- Claim filing: Instructions on how to file a claim to seek reimbursement for medical expenses.
- Termination and cancellation: This is a list of conditions under which your policy can be terminated or canceled.
- Appeals and grievances: This provides instructions on how to appeal denied claims or file a grievance with the insurance company.
- Coordination of benefits: If you have insurance coverage under multiple plans, this explains how your primary and secondary coverage work together.
Understanding Your Benefits Summary
A Summary of Benefits and Coverage (SBC) summarizes your coverage information. SBCs are required to present information in a consistent format to make it easier to compare insurance coverage types.
Under the Affordable Care Act (ACA), health insurance plans are required to cover a set of preventative care services without a copayment, deductible, or coinsurance.
Covered services may include:
- Routine preventative care physical exams
- Preventative counseling and screening
- Blood pressure, diabetes, and cholesterol tests
- Cancer screenings
- Counseling, screening, and vaccines for healthy pregnancies
- Regular well-baby and well-child visits up to age 21
Preventative healthcare exams can identify serious health conditions early, decreasing overall healthcare costs. For example, identifying early signs of heart disease can enable people to make lifestyle and dietary changes that add many years of healthy living to their lifespan.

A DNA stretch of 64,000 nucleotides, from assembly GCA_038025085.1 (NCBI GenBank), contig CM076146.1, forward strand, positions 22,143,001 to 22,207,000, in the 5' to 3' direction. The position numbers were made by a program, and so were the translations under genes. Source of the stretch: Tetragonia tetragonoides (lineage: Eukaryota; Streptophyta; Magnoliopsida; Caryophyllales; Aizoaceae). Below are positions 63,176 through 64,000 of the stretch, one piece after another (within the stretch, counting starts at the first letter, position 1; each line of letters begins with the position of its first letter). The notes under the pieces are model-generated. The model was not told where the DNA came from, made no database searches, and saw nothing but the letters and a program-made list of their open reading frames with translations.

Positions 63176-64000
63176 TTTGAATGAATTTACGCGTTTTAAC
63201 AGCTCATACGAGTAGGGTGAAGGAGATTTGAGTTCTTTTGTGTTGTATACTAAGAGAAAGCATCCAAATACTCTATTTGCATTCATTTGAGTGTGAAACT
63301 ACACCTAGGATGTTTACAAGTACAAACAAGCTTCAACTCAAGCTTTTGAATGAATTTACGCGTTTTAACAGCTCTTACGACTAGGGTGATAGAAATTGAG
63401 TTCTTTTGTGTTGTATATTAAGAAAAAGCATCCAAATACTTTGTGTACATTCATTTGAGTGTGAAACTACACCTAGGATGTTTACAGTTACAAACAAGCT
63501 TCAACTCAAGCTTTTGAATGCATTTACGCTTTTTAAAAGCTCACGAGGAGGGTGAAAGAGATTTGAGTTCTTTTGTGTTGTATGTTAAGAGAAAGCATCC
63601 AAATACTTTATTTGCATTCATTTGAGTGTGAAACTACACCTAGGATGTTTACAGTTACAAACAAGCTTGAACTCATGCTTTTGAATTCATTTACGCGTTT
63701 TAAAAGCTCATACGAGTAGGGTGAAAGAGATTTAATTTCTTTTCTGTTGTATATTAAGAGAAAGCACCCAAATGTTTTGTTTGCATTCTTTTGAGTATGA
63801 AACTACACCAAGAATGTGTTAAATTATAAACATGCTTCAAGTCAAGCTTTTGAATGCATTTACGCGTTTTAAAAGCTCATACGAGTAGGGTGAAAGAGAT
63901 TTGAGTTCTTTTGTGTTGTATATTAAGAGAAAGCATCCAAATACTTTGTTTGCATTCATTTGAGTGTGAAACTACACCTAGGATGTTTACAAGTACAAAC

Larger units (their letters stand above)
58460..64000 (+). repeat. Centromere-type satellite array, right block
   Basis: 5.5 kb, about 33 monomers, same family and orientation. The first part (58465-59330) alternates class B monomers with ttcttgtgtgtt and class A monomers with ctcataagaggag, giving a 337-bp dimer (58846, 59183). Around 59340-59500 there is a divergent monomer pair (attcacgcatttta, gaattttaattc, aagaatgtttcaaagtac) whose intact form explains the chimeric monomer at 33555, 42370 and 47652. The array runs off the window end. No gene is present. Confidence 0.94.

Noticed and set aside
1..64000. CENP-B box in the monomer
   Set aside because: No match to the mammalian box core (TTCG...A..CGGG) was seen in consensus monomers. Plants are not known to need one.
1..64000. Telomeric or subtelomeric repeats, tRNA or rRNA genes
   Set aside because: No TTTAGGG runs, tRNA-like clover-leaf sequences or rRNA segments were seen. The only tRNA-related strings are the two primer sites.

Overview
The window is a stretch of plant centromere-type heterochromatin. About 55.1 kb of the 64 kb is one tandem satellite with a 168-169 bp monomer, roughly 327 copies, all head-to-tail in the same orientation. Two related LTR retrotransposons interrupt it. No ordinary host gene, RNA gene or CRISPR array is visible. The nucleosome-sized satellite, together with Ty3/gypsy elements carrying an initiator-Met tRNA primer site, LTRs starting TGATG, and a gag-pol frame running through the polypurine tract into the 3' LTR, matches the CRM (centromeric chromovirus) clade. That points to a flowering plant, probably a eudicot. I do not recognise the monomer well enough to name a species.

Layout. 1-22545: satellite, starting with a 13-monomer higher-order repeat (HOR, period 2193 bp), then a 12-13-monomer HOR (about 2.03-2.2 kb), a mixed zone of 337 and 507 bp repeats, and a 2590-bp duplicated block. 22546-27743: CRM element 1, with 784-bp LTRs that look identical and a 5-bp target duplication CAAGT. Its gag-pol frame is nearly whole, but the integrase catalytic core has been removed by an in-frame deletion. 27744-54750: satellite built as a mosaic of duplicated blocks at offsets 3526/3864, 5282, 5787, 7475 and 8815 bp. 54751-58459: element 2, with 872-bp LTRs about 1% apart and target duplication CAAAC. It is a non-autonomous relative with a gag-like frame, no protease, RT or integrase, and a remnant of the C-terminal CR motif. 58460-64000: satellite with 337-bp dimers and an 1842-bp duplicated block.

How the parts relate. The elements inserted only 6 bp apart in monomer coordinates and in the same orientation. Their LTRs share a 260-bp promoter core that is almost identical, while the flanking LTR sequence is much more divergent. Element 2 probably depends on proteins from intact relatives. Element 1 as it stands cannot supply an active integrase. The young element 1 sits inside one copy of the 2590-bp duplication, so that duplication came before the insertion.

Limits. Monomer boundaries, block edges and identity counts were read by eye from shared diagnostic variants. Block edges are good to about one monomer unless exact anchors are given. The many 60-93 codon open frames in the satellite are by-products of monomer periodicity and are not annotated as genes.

Navigating Care with Your Health Insurance
Understanding your health insurance coverage can help you make healthcare choices that provide the care you need in the most cost-effective way possible.
Choosing Providers and Services
When selecting your healthcare coverage plans, consider the doctor visits and healthcare services you and your family have sought over the last several years. In-network providers and services are typically covered at a much lower cost than out-of-network ones. If your preferred healthcare provider is not “in-network” on your plan, determine the cost of continuing to see your doctor.
Also, consider whether you and your covered family members are typically healthy and only require preventative services and emergency care or have medical conditions that require specialist care.
Understanding Medical Bills and Explanations of Benefits (EOBs)
Your explanation of benefit (EOB) is a statement your insurance company sends after you have received a healthcare service that resulted in submitting a claim to your insurance company. An EOB is not a medical bill. It is an informational statement in which the insurance company explains how they have processed your claim.
Key sections of an EOB include:
- Policyholder information: your name, address, phone number, etc.
- Service date and other details: describes the health services you received.
- Total charges and insurance payments: describes the provider charges, the allowed charges, and the amount paid by the insurance company.
- Adjustments made to charges: adjustments made to the total charges based on the insurance company’s maximum allowed charges and contractual agreement.